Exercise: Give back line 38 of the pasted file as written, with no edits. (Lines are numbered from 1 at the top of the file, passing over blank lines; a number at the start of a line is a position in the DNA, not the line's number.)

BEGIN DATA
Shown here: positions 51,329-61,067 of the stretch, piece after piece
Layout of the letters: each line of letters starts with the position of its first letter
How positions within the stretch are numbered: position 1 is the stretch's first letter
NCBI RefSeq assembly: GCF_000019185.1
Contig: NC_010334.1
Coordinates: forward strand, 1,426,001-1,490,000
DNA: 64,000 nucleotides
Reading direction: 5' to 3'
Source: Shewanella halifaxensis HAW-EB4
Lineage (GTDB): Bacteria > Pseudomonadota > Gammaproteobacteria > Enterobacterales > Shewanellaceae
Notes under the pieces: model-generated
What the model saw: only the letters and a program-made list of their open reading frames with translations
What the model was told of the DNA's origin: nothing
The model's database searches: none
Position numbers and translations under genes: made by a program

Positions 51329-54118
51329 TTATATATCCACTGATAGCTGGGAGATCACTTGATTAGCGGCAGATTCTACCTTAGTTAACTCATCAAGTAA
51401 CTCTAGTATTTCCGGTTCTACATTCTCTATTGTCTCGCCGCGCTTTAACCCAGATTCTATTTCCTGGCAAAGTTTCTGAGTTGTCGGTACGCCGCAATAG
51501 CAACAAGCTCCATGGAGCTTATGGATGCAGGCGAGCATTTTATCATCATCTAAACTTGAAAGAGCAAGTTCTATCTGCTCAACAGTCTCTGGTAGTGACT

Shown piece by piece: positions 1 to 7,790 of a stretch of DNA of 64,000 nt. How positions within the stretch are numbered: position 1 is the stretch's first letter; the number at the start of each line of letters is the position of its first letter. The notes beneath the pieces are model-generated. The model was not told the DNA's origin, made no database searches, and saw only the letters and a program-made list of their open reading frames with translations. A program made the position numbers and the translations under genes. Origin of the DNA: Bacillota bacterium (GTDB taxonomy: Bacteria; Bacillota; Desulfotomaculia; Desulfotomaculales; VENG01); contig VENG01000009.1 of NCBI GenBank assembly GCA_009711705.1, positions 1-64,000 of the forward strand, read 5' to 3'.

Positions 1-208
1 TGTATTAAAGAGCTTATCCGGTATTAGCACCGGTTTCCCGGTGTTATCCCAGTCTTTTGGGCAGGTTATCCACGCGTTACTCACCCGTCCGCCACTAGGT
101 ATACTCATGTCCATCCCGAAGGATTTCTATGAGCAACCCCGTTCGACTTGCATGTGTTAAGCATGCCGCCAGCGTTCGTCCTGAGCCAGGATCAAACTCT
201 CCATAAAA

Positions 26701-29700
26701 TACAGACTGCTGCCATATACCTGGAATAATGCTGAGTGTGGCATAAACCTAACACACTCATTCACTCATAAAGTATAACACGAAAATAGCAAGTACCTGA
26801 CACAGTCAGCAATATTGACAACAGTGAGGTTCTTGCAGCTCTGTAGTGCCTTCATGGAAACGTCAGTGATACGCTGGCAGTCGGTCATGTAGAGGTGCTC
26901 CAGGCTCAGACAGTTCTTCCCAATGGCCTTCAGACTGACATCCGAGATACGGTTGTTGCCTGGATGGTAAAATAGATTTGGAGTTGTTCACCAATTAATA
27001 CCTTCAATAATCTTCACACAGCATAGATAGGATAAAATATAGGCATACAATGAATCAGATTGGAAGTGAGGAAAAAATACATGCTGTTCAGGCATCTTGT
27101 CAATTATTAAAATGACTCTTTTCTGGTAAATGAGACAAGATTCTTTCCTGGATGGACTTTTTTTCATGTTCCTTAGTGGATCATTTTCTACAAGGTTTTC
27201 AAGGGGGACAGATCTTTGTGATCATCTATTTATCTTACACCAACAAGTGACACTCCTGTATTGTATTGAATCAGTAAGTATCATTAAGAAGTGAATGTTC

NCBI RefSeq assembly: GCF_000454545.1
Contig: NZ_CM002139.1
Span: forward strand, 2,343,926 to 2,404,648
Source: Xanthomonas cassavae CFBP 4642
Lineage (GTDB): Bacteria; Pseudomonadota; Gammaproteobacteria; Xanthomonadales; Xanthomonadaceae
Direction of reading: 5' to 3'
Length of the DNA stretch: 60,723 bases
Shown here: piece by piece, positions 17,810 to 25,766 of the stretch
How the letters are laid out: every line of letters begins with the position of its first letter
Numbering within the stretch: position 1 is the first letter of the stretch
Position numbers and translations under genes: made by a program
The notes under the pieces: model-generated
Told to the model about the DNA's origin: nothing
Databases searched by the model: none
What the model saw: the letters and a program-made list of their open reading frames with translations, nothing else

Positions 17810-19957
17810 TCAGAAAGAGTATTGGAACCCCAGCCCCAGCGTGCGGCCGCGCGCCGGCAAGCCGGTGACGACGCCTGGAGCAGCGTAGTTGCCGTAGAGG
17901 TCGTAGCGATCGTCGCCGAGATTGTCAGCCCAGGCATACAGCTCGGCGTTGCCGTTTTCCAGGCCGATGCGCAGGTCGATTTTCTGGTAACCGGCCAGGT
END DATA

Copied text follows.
Length of the DNA stretch: 60,723 bases